You may well regret NOT acting if your young person enters the military, is fortunate to live thru the experience and comes back home with a serious set of problems. Or the worst may happen — that most horrible knock at the door.

Tens of thousands have died. Have a Happy Veteran’s Day.

Misleading Stories On Memorial Day

By Philip Anderson, Petty officer first class US Navy Reserve Ret.

The stories we tell ourselves, and our children, shape our beliefs and our actions. On Memorial Day we eulogize veterans sacrificed in our many wars. We tell ourselves these brave Americans died to defend freedom and to keep us safe. But these stores are misleading, glorify war, promote militarism, and make the next war possible.

We have a widely held, but false, belief that the military is the reason we are free. But most of our wars have been about expanding territory, securing commercial advantage, or opposing other economic ideologies – not securing or defending freedom.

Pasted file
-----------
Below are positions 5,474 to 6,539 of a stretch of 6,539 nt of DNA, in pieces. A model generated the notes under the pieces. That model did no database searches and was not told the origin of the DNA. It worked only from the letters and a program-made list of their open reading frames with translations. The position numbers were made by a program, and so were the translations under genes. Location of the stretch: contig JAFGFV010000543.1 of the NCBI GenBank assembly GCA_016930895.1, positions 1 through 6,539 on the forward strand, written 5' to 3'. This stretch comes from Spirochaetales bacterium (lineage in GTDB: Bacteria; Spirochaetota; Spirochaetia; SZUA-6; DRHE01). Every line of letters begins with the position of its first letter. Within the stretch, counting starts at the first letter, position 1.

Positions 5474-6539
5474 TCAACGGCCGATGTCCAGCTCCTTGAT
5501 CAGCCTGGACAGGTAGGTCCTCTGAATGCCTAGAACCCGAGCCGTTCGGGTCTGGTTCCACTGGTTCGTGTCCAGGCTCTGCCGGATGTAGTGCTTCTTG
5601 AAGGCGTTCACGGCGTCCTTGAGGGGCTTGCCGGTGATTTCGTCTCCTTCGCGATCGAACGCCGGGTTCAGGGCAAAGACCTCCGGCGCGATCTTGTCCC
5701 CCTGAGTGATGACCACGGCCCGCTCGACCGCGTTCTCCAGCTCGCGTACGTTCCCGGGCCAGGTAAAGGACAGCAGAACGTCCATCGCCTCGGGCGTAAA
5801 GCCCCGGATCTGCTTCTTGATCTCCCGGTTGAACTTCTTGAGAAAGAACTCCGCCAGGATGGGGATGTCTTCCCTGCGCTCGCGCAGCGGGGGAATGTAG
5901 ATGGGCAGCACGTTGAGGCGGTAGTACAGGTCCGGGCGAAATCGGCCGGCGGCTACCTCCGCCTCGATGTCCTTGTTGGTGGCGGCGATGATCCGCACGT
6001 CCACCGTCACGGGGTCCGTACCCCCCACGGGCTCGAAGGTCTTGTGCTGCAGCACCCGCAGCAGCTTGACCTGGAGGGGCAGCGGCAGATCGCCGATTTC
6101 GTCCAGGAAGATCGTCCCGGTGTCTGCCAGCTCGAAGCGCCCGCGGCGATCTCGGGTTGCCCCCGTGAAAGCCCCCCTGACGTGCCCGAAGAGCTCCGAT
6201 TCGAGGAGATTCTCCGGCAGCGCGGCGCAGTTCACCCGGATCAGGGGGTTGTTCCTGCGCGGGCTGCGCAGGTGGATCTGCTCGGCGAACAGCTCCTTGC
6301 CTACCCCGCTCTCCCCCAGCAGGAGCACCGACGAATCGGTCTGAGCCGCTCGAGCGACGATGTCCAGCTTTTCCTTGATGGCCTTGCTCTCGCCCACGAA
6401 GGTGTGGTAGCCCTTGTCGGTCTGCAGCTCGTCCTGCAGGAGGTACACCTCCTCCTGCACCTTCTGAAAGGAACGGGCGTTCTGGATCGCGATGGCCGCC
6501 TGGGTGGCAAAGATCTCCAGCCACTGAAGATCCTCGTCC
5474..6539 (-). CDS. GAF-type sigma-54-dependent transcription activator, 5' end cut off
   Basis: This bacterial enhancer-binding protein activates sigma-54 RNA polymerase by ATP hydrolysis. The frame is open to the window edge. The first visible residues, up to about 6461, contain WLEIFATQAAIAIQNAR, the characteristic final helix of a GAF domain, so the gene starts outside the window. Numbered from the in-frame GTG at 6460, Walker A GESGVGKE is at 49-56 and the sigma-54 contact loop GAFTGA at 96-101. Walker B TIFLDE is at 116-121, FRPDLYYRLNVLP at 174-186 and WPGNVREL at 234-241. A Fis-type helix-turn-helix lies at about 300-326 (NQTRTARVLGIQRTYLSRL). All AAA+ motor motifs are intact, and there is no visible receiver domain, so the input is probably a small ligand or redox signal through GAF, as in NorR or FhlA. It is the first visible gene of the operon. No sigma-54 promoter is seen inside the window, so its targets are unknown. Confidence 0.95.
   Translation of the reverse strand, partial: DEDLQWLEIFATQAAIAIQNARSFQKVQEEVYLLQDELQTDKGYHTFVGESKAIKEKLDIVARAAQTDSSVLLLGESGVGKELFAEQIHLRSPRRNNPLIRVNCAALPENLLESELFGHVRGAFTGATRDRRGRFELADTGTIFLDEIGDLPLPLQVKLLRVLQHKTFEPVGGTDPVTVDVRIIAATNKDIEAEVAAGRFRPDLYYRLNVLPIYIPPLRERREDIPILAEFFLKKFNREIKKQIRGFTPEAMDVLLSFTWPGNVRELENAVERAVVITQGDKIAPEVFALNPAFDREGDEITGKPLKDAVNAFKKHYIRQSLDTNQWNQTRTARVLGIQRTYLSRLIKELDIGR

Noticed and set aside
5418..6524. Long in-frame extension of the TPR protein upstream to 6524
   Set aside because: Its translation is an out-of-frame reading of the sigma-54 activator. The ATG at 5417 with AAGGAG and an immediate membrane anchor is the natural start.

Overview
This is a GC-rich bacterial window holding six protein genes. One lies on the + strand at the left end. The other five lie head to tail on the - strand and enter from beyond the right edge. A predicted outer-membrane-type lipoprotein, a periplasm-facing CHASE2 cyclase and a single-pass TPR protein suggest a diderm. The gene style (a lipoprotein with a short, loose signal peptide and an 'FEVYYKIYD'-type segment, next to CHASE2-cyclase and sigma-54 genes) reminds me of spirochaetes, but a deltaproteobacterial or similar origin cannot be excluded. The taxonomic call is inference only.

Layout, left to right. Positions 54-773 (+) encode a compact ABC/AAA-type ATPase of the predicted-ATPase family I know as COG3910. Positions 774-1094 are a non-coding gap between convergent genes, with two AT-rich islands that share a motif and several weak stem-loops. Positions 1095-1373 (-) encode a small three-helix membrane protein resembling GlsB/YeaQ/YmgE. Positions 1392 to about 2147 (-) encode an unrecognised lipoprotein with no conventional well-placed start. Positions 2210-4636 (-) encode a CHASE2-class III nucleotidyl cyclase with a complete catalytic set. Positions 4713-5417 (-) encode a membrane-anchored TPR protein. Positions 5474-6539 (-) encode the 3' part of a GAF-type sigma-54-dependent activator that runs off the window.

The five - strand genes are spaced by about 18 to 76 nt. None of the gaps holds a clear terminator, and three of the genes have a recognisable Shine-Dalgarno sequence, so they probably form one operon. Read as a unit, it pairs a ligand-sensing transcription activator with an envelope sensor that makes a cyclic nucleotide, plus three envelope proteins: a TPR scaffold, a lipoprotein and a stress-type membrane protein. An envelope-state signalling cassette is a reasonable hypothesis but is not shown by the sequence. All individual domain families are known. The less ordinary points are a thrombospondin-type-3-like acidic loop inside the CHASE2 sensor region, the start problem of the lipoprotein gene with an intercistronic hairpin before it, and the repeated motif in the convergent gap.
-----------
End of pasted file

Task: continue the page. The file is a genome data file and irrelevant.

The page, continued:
Our freedoms have been achieved, defended, and expanded by social and political activists. The abolitionists, suffragettes, civil rights workers, voting rights activists, labor union organizers, lawyers, whistle blowers, and other reformers are the real defenders of freedom, equality and justice. They struggled, and sometimes died, to make “freedom” a reality in voting, housing, employment, civil rights and many other practical aspects of society.

Unfortunately, most Americans believe the Memorial Day platitudes. Some say it is unpatriotic to question the common storyline. But if we don’t change our thinking, we will never stop having wars. Like many prior empires America will decline because of the costs of endless war. We must protect our children’s futures so they can live in a democracy.

We need to honor military service and sacrifices without promoting and glorifying war. Militarism is the problem — not veterans or military service. As citizens we need more realistic thinking and teaching about all the wonderful heroes in our nation’s history. There are SO many BRAVE people to thank for our freedom.